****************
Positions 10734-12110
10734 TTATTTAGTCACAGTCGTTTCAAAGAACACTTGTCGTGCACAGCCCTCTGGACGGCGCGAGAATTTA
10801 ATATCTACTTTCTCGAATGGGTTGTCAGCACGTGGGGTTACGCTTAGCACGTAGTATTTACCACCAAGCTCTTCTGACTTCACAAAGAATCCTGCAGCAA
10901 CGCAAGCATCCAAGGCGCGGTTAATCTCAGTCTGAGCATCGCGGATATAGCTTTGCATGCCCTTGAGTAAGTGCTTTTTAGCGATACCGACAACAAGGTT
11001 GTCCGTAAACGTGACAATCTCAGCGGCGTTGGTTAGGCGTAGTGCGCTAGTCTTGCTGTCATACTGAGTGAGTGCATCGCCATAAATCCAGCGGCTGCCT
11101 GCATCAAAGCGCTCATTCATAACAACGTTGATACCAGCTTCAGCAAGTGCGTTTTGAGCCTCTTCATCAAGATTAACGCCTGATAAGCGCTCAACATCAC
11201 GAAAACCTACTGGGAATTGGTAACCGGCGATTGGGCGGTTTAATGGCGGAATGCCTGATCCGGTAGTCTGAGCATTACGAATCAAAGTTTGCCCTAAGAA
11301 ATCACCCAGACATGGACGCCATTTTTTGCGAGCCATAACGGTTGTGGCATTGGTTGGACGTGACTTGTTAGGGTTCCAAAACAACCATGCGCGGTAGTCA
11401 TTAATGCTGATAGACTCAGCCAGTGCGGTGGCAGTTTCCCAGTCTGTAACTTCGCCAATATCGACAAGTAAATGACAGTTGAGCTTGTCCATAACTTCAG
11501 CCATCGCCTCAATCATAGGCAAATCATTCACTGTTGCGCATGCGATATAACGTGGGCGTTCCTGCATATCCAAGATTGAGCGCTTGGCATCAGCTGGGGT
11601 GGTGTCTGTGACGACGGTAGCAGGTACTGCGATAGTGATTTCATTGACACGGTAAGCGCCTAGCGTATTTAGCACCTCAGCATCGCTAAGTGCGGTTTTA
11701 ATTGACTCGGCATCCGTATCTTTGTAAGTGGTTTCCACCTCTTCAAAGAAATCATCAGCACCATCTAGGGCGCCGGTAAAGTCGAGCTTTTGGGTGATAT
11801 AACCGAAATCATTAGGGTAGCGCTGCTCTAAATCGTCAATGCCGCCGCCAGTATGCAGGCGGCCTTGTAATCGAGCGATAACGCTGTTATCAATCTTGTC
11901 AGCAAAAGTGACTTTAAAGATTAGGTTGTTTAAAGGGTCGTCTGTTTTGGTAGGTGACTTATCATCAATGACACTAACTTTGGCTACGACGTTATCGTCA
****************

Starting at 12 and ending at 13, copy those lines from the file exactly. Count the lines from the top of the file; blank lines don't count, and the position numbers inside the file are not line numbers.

11701 ATTGACTCGGCATCCGTATCTTTGTAAGTGGTTTCCACCTCTTCAAAGAAATCATCAGCACCATCTAGGGCGCCGGTAAAGTCGAGCTTTTGGGTGATAT
11801 AACCGAAATCATTAGGGTAGCGCTGCTCTAAATCGTCAATGCCGCCGCCAGTATGCAGGCGGCCTTGTAATCGAGCGATAACGCTGTTATCAATCTTGTC